Each year, Pendo and Product Collective ask European product leaders and managers about the trends they feel are shaping their field in the biggest ways, and publish our findings in the State of Product Leadership report.
This year’s report surveyed hundreds of product managers and leaders across the U.K., France, and Germany, and a few themes emerged: Successful digital transformations are more critical than ever, and product teams have become ascendant in leading them.
Pendo Product Marketing Manager Hannah Chaplin and Mike Belsito, co-founder of Product Collective, joined our recent webinar to dive into the report’s findings and give their take on how they’re playing out in the European product management. Here are some of the session’s highlights.
European product leaders connect strategy to outcomes
Product pros in Europe have a stronger focus on product strategy, vision, and roadmapping than their counterparts in the United States.
Chaplin said this did not come as a surprise: Most product managers found themselves completely revising their roadmaps when the COVID-19 pandemic struck last year. Users’ needs changed dramatically, and many companies had to shift focus or downsize.
“I’ve heard people say they’ve had to take on more of the strategic visionary piece and roadmapping because of those challenges and the need to react to a different environment,” she said. “A lot of product teams have had to go back to the drawing board.”
Doing more with less
The net effect of these trends is that European product leaders now have more responsibility for more features and products—not to mention leading digital transformation efforts at their orgs—than ever before with the same or fewer resources.
“Product managers are having to take on more and more just to stay afloat,” Chaplin noted.
Belsito said revisiting this question in next year’s survey will shine light on whether this is an anomaly, if the gap continues to widen, or if things get back to normal. Chaplin expects it will become the new status quo.
Big opportunities to become more data-informed
PMs in Europe have a ways to go in becoming truly data-informed and data driven. There’s a gap between what type of data PMs are using to inform their decisions, and it’s based on their background: Product managers with academic or creative backgrounds are more likely to leverage quantitative data, while technical PMs are more heavily using qualitative data.
Chaplin questioned whether non-technical PMs were leaning more heavily on quantitative data to compensate—or even overcompensate—for a background that has historically focused less on that sort of information.
Both agreed, the best method is to use a split of each type of data. “You’ve got to know what customers are doing, and you’ve got to know what they’re saying,” Chaplin said.
European SaaS companies, in particular, need to improve in the data department, too. PMs at traditional enterprises were more likely to be leveraging data to its full extent.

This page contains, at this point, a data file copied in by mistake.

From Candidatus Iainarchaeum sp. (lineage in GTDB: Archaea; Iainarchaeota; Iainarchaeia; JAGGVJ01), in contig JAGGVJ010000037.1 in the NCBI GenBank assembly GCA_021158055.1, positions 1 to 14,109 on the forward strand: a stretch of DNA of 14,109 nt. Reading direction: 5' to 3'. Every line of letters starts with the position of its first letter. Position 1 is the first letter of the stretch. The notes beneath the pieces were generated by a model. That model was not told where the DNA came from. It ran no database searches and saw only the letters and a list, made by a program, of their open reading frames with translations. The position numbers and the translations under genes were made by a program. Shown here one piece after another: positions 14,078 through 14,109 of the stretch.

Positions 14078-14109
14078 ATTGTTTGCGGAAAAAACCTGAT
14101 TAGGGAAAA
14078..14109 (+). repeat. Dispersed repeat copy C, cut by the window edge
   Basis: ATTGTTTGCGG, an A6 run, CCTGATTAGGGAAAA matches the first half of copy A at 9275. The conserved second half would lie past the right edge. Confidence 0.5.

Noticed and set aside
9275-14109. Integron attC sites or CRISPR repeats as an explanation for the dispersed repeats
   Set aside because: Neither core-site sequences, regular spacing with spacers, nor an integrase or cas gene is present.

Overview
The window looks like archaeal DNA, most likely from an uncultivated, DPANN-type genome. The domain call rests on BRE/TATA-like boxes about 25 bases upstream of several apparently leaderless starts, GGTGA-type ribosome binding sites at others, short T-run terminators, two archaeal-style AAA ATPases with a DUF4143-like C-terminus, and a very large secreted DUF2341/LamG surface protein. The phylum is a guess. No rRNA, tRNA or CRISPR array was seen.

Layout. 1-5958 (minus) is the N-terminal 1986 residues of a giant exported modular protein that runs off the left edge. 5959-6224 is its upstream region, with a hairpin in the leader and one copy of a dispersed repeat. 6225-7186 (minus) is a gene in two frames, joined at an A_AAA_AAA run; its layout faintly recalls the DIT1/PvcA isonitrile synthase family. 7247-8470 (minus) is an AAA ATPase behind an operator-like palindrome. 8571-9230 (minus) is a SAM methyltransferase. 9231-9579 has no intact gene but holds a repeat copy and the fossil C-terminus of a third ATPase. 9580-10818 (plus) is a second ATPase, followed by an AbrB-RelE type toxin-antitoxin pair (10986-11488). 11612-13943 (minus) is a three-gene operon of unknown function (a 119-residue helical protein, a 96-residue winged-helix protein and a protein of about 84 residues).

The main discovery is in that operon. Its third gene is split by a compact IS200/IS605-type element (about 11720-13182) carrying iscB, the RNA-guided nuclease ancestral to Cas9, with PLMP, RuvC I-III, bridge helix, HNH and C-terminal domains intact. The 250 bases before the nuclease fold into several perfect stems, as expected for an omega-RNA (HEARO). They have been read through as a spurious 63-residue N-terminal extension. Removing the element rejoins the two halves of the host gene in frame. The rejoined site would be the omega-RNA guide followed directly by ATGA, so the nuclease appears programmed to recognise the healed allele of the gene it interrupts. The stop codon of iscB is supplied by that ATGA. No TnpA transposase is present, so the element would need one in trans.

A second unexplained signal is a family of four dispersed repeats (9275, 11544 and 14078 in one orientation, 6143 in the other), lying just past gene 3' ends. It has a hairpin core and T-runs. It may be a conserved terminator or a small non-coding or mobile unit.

Product’s influence is growing
It’s becoming harder and harder to dispute that product teams are an organization’s best suited function for leading digital transformation initiatives, and that’s reflected in the data.
Just a few years ago, product teams were most likely to report into marketing, but Belsito noted that’s changed over time. “We’re starting to see product positioned more at the center of things,” he said. No matter if a company identifies as product-led, marketing-led, or sales-led, product is still responsible for digital transformation.”
“That says a lot about product now having that seat at the table, when before it maybe didn’t,” Belsito said. That said, only 45% of respondents said they feel responsible for digital transformation at their org.
Product ops continues to rise
European product leaders of all levels are working more cross-functionally across their organizations, and that’s helping make teams feel motivated and supported. One of the biggest reasons? Product ops.
Often described as the “connective tissue between teams,” product ops teams empower product leaders to focus on the product and strategy at the macro scale, rather than put effort into making sure the trains are all running on time.
“As product people, we have so many responsibilities and we’re stretched, but if we have a team dedicated to product ops, we’re able to focus on the things that we need to be focused on,” Belsito said.
And the concept is certainly having a moment: Forty-four percent of European product teams reported having a dedicated product ops team, up from just 26% last year, with German PMs most often reported having such a resource.
An added bonus? NPS is consistently higher among product managers at orgs with dedicated product ops teams. Product leaders are just happier when they enjoy that level of support.
The way forward
So how can product teams continue to leverage their newfound clout without burning out?
First, optimize your use of data. That will ensure you’re making the smartest decisions as you build your product out. Build out solid processes for collecting and leveraging data ahead of time.
Then start looking for ways to increase positive interactions between teams. “Product is a team sport, it doesn’t just reside within the product team,” Belsito said.
The pandemic, Chaplin and Belsito noted, has forced many orgs to become much more intentional about creating these moments as a way to stay connected amid remote work, but that doesn’t need to—and shouldn’t—end when the office opens back up.
Finally, give product leaders a path to success in the c-suite. Product managers and chief product officers are well-suited to becoming the CEOs of tomorrow, Chaplin noted, so make sure they can see a clear path to that goal.